In the weeks leading up to our trip to Sydney I started to panic. I was having the familiar feelings of “What the hell was I thinking when I booked this?!”
I always get pre-travel anxiety but this time it was probably more warranted. I was taking a 6 year old, a 3 year old and my 12 month of boy to the other side of the country with an 18 year old au pair that I hadn’t even met yet. Why did I book the flights? Why couldn’t I have just stayed at home, we could’ve gone to the local park, we could’ve prepared for the beginning of the school year.
Then, on 26th January (Australia Day), Valerie (the au pair) and I were sitting metres from the Harbour Bridge in a small park where the kids were running around. We had a bottle of cider each and we were waiting for the fireworks at the Opera House to start. We’d had such a wonderful, happy Australia Day, the complete stereotype actually. We’d spent the day down at the Harbour chatting with Australians who had come from all over the world. My girls were frolicking with other kids and my toddler was flirting with groups of English and Swedish backpackers.
So I was a little full of cider and the few people in the park stood for the National Anthem before the fireworks began. I was beaming with Aussie pride and my inexplicable love of Sydney (I can never tire of that bridge!) and there it was: this is why I couldn’t have stayed home to rewash the school uniforms and double check I had labelled every single pencil. Thank goodness I had had a moment of over-confidence that night I booked the flights. I knew I would always remember standing under the bridge watching the fireworks and I know that was one of the highlights of Valerie’s trip to Australia too.
I was one year into a two-year maternity leave so I didn’t exactly contribute to the costs of the household, let alone the travel budget. The flights were cheap and to keep costs down I decided we’d stay in a Backpackers instead of a hotel. I did some research and I booked a YHA hostel in Central Sydney. I booked a private family room with one double bed (me and the baby against the wall) a single bed (Valerie) and bunks for the girls. We shared a bathroom but it was right across the hall, cleaned constantly and we rarely saw anyone else there. There was a kitchen and a dining area and two supermarkets within walking distance so most of the week we cooked food and ate meals in the hostel.
While I didn’t take the kids on any, the hostel had organised trips everyday, from free walking tours to nightclub deals and Valerie did a few and met some other backpackers. I paid just under $1000 for 7 nights to stay in the centre of Sydney. We were right around the corner from a big train station (to and from the airport) and could walk to the Sydney Harbour and Darling Harbour. Logistically I took the stroller and the Ergo. Serafina had only recently turned 3 and still got quite tired by the end of a big day so sometimes we needed to carry two of them at once.
We went to the Aquarium but I probably wouldn’t do that again if I had my time over, it was expensive and the kids weren’t really that interested and Valerie and I couldn’t enjoy it because we were chasing Lewin around. We spent many hours at a lovely park at Darling Harbour which I think was my kids’ favourite part of the trip. We went to the Sydney Zoo which was wonderful except for all the rain that day! We went up the Sky Tower and we had dinner at Hard Rock Cafe on our last night. I’m just happy wandering around looking at the city lights too. We spent a day at the Botanical Gardens and the girls had an absolute ball playing in the bamboo forest there.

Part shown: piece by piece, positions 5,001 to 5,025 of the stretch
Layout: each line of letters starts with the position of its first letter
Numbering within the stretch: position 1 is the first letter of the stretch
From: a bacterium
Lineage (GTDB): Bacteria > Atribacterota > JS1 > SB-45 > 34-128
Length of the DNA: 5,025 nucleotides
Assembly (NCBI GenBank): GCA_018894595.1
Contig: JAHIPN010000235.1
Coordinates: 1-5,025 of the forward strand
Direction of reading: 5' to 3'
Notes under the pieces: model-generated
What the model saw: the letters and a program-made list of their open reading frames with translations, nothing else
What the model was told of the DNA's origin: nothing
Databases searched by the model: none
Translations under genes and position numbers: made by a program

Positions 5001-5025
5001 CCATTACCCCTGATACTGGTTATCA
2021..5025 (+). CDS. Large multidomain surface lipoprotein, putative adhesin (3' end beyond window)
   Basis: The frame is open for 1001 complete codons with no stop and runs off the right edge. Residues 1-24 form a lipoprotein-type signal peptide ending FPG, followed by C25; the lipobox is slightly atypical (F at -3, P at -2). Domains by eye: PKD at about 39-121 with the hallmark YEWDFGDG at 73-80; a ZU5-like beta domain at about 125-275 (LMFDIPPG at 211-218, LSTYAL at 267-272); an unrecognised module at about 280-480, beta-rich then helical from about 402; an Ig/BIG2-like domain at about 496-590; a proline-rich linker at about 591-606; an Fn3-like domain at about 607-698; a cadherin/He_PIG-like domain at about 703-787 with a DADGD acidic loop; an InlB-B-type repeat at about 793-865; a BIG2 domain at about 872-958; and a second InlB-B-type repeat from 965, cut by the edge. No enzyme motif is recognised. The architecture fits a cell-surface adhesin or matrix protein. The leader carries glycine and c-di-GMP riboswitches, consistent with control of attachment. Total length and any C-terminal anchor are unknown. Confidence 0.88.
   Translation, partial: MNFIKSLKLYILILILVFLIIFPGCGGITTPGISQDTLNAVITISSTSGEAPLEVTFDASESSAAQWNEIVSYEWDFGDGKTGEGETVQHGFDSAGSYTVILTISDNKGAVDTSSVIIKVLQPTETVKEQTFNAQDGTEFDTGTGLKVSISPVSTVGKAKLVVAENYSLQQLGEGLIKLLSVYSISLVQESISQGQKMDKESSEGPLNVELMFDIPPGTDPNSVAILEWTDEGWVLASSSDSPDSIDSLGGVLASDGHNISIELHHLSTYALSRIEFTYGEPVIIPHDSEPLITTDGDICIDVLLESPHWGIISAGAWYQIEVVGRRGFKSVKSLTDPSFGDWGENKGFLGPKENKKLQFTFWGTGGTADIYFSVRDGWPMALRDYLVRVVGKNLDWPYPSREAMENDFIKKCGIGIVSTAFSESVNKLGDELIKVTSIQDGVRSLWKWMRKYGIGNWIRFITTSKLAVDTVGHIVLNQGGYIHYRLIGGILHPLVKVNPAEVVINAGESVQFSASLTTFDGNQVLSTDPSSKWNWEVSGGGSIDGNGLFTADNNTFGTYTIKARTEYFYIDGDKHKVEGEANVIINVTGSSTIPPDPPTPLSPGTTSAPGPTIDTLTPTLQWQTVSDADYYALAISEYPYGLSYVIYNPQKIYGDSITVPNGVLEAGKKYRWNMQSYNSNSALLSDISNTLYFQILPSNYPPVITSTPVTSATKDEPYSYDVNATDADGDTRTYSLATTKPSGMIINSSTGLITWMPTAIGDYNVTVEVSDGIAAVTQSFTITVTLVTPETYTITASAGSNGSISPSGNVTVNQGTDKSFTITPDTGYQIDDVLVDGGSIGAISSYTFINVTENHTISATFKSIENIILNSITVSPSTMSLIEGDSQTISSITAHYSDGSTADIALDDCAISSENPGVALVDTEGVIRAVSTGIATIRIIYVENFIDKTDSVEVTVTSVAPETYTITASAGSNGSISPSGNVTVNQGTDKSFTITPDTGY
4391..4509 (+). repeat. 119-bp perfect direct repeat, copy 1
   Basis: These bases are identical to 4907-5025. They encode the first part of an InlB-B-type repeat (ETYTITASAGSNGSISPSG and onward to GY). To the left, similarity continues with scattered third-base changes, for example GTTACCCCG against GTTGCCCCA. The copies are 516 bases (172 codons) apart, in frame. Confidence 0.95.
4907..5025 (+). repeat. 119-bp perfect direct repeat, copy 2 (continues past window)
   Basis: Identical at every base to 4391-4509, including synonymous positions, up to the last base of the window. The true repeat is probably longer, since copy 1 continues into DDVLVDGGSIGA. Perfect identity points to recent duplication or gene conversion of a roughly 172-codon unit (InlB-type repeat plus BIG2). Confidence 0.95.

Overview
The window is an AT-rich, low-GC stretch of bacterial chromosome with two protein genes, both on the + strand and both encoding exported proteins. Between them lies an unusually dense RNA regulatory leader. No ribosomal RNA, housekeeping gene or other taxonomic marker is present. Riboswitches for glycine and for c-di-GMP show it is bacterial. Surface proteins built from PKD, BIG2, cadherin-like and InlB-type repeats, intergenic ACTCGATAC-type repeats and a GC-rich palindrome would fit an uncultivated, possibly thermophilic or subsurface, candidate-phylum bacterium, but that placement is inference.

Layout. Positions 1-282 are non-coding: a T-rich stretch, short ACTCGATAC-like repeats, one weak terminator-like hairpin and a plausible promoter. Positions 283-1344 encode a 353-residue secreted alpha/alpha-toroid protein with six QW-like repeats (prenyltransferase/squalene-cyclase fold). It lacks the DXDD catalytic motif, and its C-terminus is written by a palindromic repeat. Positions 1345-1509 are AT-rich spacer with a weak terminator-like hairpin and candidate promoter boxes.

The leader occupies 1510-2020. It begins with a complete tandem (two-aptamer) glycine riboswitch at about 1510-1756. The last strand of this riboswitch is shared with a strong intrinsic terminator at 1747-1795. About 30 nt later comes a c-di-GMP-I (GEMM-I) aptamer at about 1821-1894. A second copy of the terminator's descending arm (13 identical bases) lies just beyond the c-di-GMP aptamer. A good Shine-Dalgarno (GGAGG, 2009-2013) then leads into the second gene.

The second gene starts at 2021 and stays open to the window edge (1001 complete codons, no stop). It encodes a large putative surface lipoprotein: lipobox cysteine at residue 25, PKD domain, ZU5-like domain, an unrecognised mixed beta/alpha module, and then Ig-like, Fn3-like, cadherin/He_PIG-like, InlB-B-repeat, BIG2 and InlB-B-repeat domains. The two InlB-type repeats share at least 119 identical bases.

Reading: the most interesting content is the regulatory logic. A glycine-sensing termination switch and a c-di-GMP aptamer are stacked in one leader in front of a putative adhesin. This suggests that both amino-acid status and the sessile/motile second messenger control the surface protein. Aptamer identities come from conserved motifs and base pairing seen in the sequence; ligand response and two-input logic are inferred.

We also took a trip out to Bondi Beach. Lewin was of course running for the waves so I was watching him and I gave Valerie her “job” – to supervise my girls on Bondi Beach. A pretty cool job for a German teenager who had come to Perth to work! They had a great time playing although the waves were too big really to go into the water.
Once you get somewhere, it’s not so scary because you just have to get on with it. It’s the anticipation that almost gets me every time. It will be too hard with the kids, what if something goes wrong, what if I can’t cope? I find the courage to book the flights though, because then there’s no going back. I find the courage, in the knowledge, that there will be the moment. The moment is almost never at a tourist site, and it is never something you are going to be able to predict. And sometimes you don’t realise it is the moment until after it has happened, or even until you get home. My moment in Sydney was being under the bridge with all of us, singing Advance Australia Fair, feeling so proud of my country and my family and of doing this all by myself (almost). We did it, we came home, and the best bit is, my Xanthe can remember it! For someone that has been travelling with kids since my first was 6 months old, it is supremely satisfying that she now helps me plan, learns things and remembers them enough to educate her friends and school teachers. And that’s enough for me.